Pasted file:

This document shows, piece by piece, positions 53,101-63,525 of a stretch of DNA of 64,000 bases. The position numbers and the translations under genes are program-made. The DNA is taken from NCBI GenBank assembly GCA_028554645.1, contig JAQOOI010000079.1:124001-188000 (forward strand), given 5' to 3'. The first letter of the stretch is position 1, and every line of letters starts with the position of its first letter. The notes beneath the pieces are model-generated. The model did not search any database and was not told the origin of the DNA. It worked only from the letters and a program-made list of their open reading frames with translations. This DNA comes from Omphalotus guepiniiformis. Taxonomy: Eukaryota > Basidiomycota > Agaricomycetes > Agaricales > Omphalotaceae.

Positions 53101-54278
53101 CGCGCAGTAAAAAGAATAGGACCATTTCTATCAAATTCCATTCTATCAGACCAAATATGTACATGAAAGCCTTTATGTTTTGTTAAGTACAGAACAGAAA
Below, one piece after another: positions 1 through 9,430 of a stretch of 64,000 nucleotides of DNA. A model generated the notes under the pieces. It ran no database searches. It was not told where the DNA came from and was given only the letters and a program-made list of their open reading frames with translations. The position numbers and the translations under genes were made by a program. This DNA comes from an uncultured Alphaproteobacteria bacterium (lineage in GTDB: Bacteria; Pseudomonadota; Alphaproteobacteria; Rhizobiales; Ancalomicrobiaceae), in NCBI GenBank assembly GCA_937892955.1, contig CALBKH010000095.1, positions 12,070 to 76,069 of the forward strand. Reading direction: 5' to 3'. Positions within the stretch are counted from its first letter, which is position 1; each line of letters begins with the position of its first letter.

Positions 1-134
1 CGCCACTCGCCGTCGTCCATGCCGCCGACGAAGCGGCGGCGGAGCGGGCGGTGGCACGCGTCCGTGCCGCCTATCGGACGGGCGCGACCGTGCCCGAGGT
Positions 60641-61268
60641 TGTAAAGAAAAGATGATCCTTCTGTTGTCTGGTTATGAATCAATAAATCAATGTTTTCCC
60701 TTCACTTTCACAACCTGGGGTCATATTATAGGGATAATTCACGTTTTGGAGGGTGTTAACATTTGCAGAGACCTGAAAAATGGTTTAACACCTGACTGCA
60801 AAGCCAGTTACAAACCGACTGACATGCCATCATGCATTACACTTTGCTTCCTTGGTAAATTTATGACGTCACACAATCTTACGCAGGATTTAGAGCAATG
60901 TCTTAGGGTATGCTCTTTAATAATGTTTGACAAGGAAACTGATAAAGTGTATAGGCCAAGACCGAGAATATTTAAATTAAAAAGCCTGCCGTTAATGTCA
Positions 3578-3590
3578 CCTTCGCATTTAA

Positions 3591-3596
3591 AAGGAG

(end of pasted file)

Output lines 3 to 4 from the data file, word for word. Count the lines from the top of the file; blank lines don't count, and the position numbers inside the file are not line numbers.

53101 CGCGCAGTAAAAAGAATAGGACCATTTCTATCAAATTCCATTCTATCAGACCAAATATGTACATGAAAGCCTTTATGTTTTGTTAAGTACAGAACAGAAA
Below, one piece after another: positions 1 through 9,430 of a stretch of 64,000 nucleotides of DNA. A model generated the notes under the pieces. It ran no database searches. It was not told where the DNA came from and was given only the letters and a program-made list of their open reading frames with translations. The position numbers and the translations under genes were made by a program. This DNA comes from an uncultured Alphaproteobacteria bacterium (lineage in GTDB: Bacteria; Pseudomonadota; Alphaproteobacteria; Rhizobiales; Ancalomicrobiaceae), in NCBI GenBank assembly GCA_937892955.1, contig CALBKH010000095.1, positions 12,070 to 76,069 of the forward strand. Reading direction: 5' to 3'. Positions within the stretch are counted from its first letter, which is position 1; each line of letters begins with the position of its first letter.